For mild to moderate symptoms, tongue and soft palate exercises help.

Do some tongue exercises. Try to touch your chin with your tongue. Wag it from side to side as far as you can.

For the soft palate, gargle loudly with some warm water.

These may sound silly, but they come straight from the American Journal of Respiratory and Critical Care Medicine.

Sleep doctors say it helps to change your sleep position. Avoid sleeping on your back.

How? Try adding a pocket to the back of your pajamas. Put a tennis ball in it so you won't want to roll over on your back. Or use pillows to prop yourself on your side.

Losing weight can help if abdominal and neck fat is the cause of your apnea.

Do not drink alcohol at night or take drugs that relax your muscles. If you smoke, stop.

These things have helped mild sleep apnea.


But if you have moderate to severe obstructive sleep apnea you will probably need a "continuous positive airway pressure" machine, or CPAP.

The pump is about the size of a small humidifier. It pushes air through a tube into a mask you have to wear. It hisses like a humidifier too.

The pressured air blowing over your nose stops most snoring and apnea events once the pressure level is adjusted to your needs.

During your apnea test, a technician counts the number of apnea events you have, how long they last, and how much REM and deep sleep you get.

Then you wear the machine while different masks and pressures are attempted to find the right one for you.

Problems with CPAP

It takes time to get used to sleeping with a CPAP mask.

The constantly blowing air causes stuffy nose and headaches, which is why most machines have an attached humidifier. The mask can irritate your face too.

But cost is the main reason people do not get CPAP. The test is expensive and takes many hours in a lab.

The good news is that most insurance, including Medicare, does cover the test and the CPAP machine.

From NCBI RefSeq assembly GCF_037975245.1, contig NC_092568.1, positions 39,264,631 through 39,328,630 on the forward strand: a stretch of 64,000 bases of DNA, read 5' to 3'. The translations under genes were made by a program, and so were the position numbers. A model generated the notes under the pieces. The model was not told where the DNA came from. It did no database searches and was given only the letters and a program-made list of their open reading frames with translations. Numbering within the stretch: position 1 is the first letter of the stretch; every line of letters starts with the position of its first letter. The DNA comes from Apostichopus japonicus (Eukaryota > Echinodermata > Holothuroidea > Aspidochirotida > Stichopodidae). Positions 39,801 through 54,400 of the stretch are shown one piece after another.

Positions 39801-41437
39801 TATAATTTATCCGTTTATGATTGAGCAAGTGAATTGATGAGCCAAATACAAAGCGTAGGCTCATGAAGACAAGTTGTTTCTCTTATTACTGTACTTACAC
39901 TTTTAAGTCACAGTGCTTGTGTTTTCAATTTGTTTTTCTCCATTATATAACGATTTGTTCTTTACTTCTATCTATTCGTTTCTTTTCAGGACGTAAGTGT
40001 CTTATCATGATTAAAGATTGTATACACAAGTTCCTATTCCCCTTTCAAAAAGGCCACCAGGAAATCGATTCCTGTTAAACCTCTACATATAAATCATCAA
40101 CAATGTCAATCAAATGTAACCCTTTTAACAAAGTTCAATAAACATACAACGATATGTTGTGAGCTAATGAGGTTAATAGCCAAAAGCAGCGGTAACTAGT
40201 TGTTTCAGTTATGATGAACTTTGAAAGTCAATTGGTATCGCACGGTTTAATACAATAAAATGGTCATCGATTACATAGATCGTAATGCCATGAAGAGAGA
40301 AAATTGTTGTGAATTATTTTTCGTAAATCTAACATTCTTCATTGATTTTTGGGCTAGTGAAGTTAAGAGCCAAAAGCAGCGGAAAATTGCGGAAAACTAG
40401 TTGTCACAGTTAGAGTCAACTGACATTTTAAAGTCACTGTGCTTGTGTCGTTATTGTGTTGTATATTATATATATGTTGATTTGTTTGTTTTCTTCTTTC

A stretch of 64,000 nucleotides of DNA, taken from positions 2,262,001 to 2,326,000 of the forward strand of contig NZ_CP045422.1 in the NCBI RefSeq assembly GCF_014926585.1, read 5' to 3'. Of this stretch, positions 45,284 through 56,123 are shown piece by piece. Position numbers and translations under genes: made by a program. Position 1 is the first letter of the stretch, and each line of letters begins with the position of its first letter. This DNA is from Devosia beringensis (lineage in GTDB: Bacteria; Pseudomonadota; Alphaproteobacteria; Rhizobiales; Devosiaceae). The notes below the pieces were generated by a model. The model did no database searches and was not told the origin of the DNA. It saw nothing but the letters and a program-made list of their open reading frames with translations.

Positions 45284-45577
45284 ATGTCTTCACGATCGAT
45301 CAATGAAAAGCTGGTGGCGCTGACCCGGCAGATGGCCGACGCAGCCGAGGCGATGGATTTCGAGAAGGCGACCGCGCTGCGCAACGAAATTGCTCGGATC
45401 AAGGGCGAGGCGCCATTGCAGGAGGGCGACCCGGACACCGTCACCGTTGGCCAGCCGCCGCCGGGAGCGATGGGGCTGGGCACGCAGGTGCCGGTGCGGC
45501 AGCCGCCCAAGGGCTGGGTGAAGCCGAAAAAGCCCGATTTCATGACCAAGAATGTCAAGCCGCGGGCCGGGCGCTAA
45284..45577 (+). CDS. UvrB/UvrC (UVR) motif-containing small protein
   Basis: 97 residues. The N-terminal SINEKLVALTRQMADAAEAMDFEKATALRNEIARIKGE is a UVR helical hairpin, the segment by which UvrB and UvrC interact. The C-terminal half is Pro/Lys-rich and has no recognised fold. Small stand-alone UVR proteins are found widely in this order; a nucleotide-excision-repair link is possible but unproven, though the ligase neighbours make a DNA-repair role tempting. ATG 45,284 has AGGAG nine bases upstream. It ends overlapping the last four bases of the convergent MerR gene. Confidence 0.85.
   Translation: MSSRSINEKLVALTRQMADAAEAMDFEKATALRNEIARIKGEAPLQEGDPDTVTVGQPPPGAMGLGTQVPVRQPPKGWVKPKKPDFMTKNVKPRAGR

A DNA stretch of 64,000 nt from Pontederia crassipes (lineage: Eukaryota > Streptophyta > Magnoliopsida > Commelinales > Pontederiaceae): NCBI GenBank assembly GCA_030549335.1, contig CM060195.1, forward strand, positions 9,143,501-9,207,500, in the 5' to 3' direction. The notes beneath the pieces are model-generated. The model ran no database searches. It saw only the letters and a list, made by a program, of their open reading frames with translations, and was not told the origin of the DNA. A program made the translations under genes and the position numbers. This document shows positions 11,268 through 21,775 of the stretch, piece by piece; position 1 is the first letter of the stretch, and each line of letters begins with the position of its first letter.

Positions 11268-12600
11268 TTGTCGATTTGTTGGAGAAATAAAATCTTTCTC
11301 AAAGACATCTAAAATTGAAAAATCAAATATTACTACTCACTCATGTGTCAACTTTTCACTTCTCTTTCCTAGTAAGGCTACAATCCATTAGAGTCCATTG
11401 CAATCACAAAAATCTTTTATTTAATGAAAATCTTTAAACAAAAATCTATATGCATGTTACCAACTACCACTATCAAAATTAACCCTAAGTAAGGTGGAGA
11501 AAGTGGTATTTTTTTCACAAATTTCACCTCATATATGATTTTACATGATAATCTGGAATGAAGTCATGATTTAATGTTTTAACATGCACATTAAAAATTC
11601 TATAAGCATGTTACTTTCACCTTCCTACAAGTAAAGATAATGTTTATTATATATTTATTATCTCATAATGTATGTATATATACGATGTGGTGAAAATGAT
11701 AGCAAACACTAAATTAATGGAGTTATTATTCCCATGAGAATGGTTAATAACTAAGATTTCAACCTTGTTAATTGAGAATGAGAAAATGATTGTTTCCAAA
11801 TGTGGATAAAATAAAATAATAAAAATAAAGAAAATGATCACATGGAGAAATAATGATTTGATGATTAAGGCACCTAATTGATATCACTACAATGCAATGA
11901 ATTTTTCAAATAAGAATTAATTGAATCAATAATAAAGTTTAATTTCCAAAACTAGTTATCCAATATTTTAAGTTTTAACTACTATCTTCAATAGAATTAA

There are even machines you can rent to do a test in your own home, but this can go wrong in so many ways.

Plus you will probably need confirmation and adjustment by a doctor before insurance will pay for it.

But the results for your diabetes and sleep apnea are immense: lower blood sugar and blood pressure levels, easier weight loss, better sleep.

However, CPAP works only as long as you keep using it. Stop, and sleep apnea comes back.

What Else Can You Do?

Manage stress to improve diabetes and sleep better.

CPAP does not cure sleep apnea. You may have to use the machine for the rest of your life.

But the type 2 diabetes cure of weight loss and lifestyle changes can end the symptoms of sleep apnea as well.

Some people have seen their sleep apnea disappear after they lost weight from exercise and healthy eating.

You could try surgery, but the results of throat and tongue surgery are often disappointing and temporary.

There are also tongue clamps and jaw braces that are supposed to keep your airway open at night.

Be careful about them, though.Check with your dentist to make sure you are not pulling your jaw out of alignment.

Those contraptions can be a waste of money because they often do not work.

Get the Test

You need to know if you have both diabetes and sleep apnea.

Do you notice fatigue, lack of energy and sleepiness during the day? If others say you snore and stop breathing at night, this is classic sleep apnea.

Get the test because diabetes and sleep apnea are a deadly combination.

It will be possible to lose weight more easily, take less medications, and use less insulin after you start using a CPAP machine. It has happened many times.

Anything that makes your diabetic condition easier to treat is worth doing. Treating diabetes and sleep apnea will add years to your life.

It may give you a chance to do the things you care about and live to see the fruits of your dreams. That is what I hope for.

[Go back to the top]

Return to borderline diabetic from diabetes and sleep apnea.